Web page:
Caro does all this with a style of writing which is breathtaking. There are sections of the books which are gripping page-turners of the highest order. The 100-pages or so in which he describes the machinations by which Johnson stole his election to the Senate in 1948 are easily as good as any legal yarn I've ever read. The description of LBJ taking control of the government in the hours and days after the assassination of JFK, even as the entire world was engrossed in the pageantry of the mourning and funeral, is riveting.

The title of the full biography is "The Years of Lyndon Johnson", and Caro often spends big chunks of his books to tell tangential stories. The first volume has a potted history of Texas, but a poignant detailed story of the Hill Country, the area which lured Johnson's forbears and then trapped them in back-breaking poverty. It also has a long and loving chapter about Sam Rayburn, the Texan who enabled Johnson's rise more than any other. The section about Johnson's earliest years in Washington, as the secretary of newly-elected Congressman Richard Kleberg, offer an understanding of the mechanics of the capitol which is both fascinating, essential to a political biography, and starts a strand of the tale which then explodes into view with the story of how in January 1964 LBJ knew how to pass legislation from the White House as none of his predecessors ever had.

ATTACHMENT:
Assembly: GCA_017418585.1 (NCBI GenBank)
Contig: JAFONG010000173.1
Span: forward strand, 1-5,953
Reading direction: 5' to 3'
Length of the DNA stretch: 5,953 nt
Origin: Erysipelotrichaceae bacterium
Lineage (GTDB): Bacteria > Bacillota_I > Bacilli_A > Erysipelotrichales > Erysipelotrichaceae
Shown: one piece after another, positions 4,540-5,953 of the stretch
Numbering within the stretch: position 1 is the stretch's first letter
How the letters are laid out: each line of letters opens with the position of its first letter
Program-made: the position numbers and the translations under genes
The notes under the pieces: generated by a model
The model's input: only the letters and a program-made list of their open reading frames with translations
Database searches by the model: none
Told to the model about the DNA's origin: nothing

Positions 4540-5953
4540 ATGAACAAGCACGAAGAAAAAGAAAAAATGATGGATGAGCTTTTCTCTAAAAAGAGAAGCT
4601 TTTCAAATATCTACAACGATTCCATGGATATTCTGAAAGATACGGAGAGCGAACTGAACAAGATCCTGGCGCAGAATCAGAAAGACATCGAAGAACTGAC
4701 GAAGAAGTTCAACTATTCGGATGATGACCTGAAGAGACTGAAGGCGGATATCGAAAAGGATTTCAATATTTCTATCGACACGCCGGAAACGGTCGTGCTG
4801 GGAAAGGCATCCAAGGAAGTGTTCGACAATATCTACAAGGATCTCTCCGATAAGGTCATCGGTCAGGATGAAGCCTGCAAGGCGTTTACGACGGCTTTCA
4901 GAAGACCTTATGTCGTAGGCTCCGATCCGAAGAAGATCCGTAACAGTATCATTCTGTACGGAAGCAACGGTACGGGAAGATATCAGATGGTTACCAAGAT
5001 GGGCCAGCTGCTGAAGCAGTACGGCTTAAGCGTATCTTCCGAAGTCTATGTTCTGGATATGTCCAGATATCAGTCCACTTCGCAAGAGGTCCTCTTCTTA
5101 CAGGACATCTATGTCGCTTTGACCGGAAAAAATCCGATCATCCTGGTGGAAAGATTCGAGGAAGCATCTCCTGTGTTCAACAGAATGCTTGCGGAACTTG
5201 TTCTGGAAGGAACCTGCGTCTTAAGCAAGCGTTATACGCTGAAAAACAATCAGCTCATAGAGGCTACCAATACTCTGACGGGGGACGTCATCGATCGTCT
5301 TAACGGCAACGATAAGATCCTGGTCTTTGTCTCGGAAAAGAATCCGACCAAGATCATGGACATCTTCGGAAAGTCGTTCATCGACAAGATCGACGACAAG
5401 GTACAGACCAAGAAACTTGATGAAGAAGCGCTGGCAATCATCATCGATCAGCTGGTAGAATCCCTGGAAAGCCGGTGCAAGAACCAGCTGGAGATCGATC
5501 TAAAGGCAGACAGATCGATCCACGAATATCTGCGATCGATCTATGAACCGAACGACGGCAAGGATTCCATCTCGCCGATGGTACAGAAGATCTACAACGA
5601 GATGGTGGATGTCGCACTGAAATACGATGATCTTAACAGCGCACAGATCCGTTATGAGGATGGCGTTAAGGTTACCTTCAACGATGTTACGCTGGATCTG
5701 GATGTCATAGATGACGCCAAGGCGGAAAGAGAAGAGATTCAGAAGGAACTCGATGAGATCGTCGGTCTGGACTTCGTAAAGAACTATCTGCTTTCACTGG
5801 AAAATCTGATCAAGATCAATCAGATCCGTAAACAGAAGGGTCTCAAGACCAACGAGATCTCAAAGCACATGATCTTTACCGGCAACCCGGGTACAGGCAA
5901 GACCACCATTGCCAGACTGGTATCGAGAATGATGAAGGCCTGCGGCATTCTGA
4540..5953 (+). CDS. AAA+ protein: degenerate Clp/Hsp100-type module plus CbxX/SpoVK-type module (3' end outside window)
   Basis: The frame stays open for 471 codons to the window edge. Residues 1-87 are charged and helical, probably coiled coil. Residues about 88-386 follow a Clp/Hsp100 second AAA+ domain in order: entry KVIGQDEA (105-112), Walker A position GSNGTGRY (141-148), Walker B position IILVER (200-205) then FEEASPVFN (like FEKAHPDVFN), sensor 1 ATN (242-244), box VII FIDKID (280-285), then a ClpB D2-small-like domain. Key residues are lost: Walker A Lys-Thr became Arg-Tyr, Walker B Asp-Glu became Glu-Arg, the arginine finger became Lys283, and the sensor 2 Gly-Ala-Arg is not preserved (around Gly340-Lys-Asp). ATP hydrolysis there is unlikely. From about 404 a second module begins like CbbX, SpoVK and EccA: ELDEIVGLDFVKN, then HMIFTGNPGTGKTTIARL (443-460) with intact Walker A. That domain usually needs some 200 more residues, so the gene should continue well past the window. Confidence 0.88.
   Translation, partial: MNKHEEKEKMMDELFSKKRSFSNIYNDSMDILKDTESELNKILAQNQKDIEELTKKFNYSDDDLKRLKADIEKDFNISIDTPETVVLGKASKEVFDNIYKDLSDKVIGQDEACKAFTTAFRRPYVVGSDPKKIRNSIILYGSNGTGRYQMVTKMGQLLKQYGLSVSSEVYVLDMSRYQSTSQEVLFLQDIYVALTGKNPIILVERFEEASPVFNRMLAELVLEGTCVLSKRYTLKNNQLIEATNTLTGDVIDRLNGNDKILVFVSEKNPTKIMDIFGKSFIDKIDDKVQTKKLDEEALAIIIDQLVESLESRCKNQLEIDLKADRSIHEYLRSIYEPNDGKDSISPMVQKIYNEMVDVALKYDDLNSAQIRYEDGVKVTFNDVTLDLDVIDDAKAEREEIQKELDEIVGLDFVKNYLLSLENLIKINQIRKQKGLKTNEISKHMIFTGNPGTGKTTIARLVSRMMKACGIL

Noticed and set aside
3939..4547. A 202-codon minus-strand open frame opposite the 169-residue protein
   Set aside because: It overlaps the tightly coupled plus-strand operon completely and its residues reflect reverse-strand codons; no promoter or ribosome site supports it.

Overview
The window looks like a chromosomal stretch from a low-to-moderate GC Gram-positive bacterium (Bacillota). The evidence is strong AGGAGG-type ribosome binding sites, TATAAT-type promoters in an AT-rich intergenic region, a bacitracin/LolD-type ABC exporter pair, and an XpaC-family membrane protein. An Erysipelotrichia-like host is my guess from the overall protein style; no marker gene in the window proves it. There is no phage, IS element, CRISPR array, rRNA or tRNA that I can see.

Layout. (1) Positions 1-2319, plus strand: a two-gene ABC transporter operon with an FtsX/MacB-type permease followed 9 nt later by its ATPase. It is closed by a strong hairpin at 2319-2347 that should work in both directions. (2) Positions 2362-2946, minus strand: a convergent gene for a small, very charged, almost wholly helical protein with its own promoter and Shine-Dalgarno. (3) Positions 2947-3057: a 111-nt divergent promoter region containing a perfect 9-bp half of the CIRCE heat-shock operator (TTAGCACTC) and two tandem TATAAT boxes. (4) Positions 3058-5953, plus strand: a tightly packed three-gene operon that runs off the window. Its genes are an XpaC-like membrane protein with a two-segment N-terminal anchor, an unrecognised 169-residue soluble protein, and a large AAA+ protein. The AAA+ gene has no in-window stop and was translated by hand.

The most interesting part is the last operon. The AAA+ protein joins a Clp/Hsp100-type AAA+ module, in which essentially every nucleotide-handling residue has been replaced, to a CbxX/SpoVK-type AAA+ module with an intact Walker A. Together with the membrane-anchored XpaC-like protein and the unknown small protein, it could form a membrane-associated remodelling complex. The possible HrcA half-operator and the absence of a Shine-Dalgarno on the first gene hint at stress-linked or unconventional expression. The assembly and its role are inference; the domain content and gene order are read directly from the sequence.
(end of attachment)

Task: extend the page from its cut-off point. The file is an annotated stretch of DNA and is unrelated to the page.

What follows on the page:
There's an almost hagiographic chapter about Coke Stevenson, the governor of Texas who won the election to the Senate in 1948 which Johnson then stole; Caro contrasts the white knight from the past, with the dark political operator who portends the future in ways far greater than either of the two men personally. Senator Richard Russel of Georgia gets a biographical section of his own. There's a long section with a history of the Senate which needs to be mandatory reading for anyone who wishes to understand American politics. Actually, the entire third volume, the Master of the Senate, needs to be mandatory reading.

All of it leads to the cliff-hanging tension of the fourth volume. Johnson's weaknesses block him from doing his best to become president, and as Kennedy's vice president he slips ever deeper into irrelevance; in November 1963 the uglier aspects of his public life are combining to burst into public view in a manner which will certainly destroy him politically forever. Then, with a single fatal gunshot, his decades of preparations enable him to forge the presidency in the shape of his greatness with seven short weeks.

Read it. It may be the best political biography you'll read.

1 comment:

David said...

I remember LBJ well (I think that I am a few years older than you, Yaacov) and, although I came to hate his war in Vietnam, I have always, through all of my changes in political ideology, felt that he has never gotten proper credit for his enormous accomplishments. The battle for the civil rights legislation of 1964 and 1965 was as furious as any political battle could be, short of producing civil war, and it was overwhelmingly Johnson who won it for the forces of decency. He had many soldiers in his army and the foundation of his victory had been laid by many others, of whom Martin Luther King is the archetypical figure, but it was Johnson who pulled off the final victory. Although many things in American society have improved since 1965, we have seen no step forward for American society of that magnitude since. For all of his mistakes and tortured soul, we owe him a debt of gratitude greater than any other president except for Lincoln, Washington, FDR, and maybe Jefferson.